17 October 2001
Features - Tourism (Good)
Start Your Own Spaceport
It's not just where you go, it's where you start from, too
by G B Leatherwood
by G. B. Leatherwood

We want to believe that space tourism is going to happen just after the next rocket launch. Even though only Mr. Dennis Tito has been to the International Space Station ( ISS) as a tourist, space tourism promises to become a billion dollar industry--just as soon as we have the vehicles to carry us to the ISS, a Lunar Hotel, or some other island of luxury and adventure floating in the ocean of space. A hotel orbiting the Earth with a sunrise and sunset every ninety minutes would produce sights we have seen only on television or in motion pictures. Donning a special suit and stepping out of the airlock onto the surface of the moon would be a once in a lifetime adventure worth every penny of the year's wages it might cost.

Right now we have the science, mathematics, engineering, and manufacturing capabilities to produce vehicles capable of lifting the payload of fifty or so tourists, their life support, and their baggage (including cameras, of course) into space. But not much has been said about one of the least sexy sides of this fantasy: Where do we take off from, and where do we land when we come back?

At the moment, precious few such places exist. Because of their military and government assignments, the United States, European, Asian, or Russian launch facilities are neither suitable nor sufficient for space tourism.

And where should these "spaceports" be? In the paper "Study on Airport Services for Space Tourism"[i], it is suggested, with full documentation, that existing airports would be ideal candidates, primarily because they already have most of the necessary facilities. The extensive ground space required for passenger air travel and freight shipment--runways, terminal buildings, fuel storage and maintenance facilities--is already in place. As vertical takeoff and landing vehicles will not require as much space as runways, spaceports will only need portions of existing facilities.

Even so, unlike the usual airport noise, the thunder of departing vehicles might, as is the case in Cape Kennedy, shake the ground for miles around; five takeoffs a day would disturb the peace and tranquility of any neighborhood. The clouds of superheated steam from each launch might present a problem, as well as the possibility of accidents like the capsule fire in the early US Apollo program, the Challenger tragedy, and other mishaps around the world. But all these issues are no more frightening than the early barnstorming flights must have been, and the benefits still far outweigh the risks.

On a worldwide basis, profits from construction, maintenance, and operation of spaceports could rival any major developmental projects undertaken so far. Existing airports could lease out their facilities to spacecraft launch, maintenance, and landing operations much as commercial airports do for airlines today. Entire cities could be established to service spaceport employees and their families. Support industries generally locate near the source of their business, so parts, repair, development, and testing facilities could find homes nearby. Communication, guidance, and emergency networks would be needed, thus increasing the population around the spaceports. Sound familiar? Not a whole lot different from present-day airports.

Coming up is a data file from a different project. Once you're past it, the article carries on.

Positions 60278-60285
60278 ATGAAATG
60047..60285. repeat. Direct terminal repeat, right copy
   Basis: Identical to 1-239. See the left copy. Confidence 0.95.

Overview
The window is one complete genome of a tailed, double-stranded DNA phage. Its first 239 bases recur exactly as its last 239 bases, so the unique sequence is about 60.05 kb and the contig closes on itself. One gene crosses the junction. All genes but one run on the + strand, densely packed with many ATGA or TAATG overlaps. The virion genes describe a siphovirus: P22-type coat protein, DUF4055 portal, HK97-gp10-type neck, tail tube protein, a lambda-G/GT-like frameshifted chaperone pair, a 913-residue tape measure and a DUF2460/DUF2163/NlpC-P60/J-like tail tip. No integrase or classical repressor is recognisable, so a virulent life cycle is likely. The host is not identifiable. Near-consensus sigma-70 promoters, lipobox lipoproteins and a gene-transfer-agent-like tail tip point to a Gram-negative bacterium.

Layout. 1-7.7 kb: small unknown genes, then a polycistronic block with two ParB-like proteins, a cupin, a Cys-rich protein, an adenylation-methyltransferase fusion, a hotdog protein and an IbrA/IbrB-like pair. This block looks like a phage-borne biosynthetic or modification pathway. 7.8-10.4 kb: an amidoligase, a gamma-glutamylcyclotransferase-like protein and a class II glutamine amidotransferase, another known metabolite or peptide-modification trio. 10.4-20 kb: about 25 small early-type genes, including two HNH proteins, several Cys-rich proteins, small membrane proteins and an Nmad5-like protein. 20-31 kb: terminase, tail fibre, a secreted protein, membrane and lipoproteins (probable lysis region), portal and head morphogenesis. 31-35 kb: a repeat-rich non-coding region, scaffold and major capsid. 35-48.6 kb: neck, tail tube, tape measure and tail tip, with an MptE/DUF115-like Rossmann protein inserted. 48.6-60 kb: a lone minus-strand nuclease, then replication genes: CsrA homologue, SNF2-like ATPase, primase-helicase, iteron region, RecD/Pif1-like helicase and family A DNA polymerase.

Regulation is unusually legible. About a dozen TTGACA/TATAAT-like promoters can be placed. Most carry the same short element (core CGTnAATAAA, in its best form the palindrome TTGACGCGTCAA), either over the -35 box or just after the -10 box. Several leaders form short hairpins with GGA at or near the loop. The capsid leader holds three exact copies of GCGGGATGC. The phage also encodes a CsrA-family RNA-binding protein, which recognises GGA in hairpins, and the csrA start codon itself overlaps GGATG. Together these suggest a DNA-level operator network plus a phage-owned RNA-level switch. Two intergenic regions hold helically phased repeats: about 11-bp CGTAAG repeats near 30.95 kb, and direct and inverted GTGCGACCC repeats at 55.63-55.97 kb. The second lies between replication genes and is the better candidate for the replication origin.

If new facilities, built, staffed, and operated by private individuals are the answer, where should they be? How many should there be? How far apart should they be? Who is going to have oversight responsibility? Lots of serious questions, the answers to which will emerge as the progression toward routine space flight occurs.

One suggestion for location in the United States is the state of Nevada, for example. This state offers miles of open, level terrain, major highway and rail access, and clear skies nearly year around. The population is sparse and concentrated in a few areas. Other similar locations around the world would be just as suitable, and there is room for all.

There is a grassroots movement to turn land in the area of Elko, Nevada (approximately 230 miles west of Salt Lake City and about 320 miles west of Reno), into a spaceport. Local city councils and county commissioners, plus the director of the Economic Diversity Authority near have mostly responded with, "Hmmm--never thought of that!" However, one city council is in the midst of a long-range planning exercise, and the mayor directed the city manager to bring this idea to the board. The idea is being taken seriously.

Space tourism will depend on easily accessible, privately owned and operated facilities separate from government or the military. Nagatomo, et. al[ii]., have proposed that eventually 300 such facilities around the world, launching five ships a day with fifty paying passengers each, could provide transportation for 750,000 people a year, far less than existing airlines but vastly more than the one tourist so far. Like early aviation, many locations will be needed to satisfy the desire to travel--not to Detroit or London or Tokyo, but to the stars.

[i] "Study on Airport Services for Space Tourism" by Makoto Nagatomo, Takumi Hanada, Yoshihiro Naruo, and Patrick Q Collins. Presented to the 6th International Conference of Pacific Societies ( ISCOPS formerly PISSTA) to be held from December 6 to 8 in Marina del Rey, CA. USA.

[ii] Ibid.
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G B Leatherwood 17 October 2001
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